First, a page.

3 - 5yrs Clinic
For the first few years of your child's life you are an indispensable teacher. The more you talk to your child, play with them and involve them in your world, the more they'll learn.
But at the age of 3, they will begin to start thinking for themselves; what to play with, who to play with, and how to react when some child he doesn't know snatches his favourite toy.
This period for a young child centres around learning those all important social skills: sharing, caring, table manners, saying please and thank you, making friends and having fun learning new activities. But it's also a time for bigger challenges; maybe starting preschool or nursery, or something unimaginable - like welcoming a new sibling into the family. This stage of parenting has so many rewards - and this section will help you enjoy each milestone as and when it happens.
Pre-school nutrition basics Young children are, quiet rightly, lively creatures who need the right fuel for energy and physical and mental development. Unfortunately, even the most willing ‘eat anything’ toddler can turn into a fussy four-year-old who would live of jam sandwiches and slices of cheddar if he could… So making sure you have the basics covered will be important.
Acute Allergic Reaction - how to help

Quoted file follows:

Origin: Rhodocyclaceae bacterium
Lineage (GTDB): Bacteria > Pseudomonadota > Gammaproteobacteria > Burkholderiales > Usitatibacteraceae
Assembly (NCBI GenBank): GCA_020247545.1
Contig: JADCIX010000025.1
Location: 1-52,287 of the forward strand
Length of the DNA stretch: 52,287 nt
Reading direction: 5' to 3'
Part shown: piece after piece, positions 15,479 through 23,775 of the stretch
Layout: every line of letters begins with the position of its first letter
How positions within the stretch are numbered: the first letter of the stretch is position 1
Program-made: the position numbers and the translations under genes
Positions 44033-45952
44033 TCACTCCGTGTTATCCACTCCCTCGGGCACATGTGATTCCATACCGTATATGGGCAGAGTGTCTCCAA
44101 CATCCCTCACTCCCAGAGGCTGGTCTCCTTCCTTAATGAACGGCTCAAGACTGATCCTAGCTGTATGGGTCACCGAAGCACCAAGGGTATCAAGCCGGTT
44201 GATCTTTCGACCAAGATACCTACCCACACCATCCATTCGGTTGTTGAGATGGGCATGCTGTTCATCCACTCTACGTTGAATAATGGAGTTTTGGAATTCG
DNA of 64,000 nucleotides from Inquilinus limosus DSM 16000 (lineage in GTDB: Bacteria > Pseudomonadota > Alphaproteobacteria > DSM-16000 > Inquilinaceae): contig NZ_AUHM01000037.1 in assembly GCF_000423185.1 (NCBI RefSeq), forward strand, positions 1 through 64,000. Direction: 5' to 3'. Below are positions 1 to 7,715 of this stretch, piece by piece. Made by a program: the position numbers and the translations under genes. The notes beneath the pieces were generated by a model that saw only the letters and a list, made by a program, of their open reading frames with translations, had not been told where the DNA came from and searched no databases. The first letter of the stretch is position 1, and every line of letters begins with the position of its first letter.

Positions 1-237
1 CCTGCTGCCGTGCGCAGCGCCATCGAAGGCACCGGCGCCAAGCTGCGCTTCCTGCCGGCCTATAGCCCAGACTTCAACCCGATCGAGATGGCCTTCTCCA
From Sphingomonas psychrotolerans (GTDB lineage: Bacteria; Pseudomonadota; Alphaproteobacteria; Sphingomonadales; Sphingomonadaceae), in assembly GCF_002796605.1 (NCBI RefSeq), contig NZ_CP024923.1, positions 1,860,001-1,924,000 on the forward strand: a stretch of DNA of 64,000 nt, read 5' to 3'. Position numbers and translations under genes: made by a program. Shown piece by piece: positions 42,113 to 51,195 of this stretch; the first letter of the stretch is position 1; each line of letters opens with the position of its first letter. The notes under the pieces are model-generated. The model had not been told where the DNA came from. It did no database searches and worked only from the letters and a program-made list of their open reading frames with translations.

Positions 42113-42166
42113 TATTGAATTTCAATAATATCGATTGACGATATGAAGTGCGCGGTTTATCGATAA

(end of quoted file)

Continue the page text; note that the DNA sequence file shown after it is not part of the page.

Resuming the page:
All allergic reactions occur because the body's im...
Children don't tend to start having nightmares unt...
Preparing your child for school
If your child has been attending a nursery for a c...
Head Injuries - what to do and what to look out for
Emma Hammett of First Aid for Life explains how to
Kids in Museums campaign
It all began in 2003 when writer Dea Birkett's son shouted "monster!" at a statue of Eagle Man at the Royal Academy in London, and got thrown out. Dea's subsequent article in The Guardian spurred hundreds of families to write in with similar experiences. A few months later, the Guardian launched its Kids in Museums Campaign along with a 20-point Manifesto.
Encouraging your child's imagination
Role play can help toddlers understand the world around them. This is particularly useful if you have to make a doctor's visit where the toddler will feel unsure with strangers. It also helps toddlers to understand other's feelings and can introduce a whole range of vocabulary that you wouldn't normally use in everyday instructions.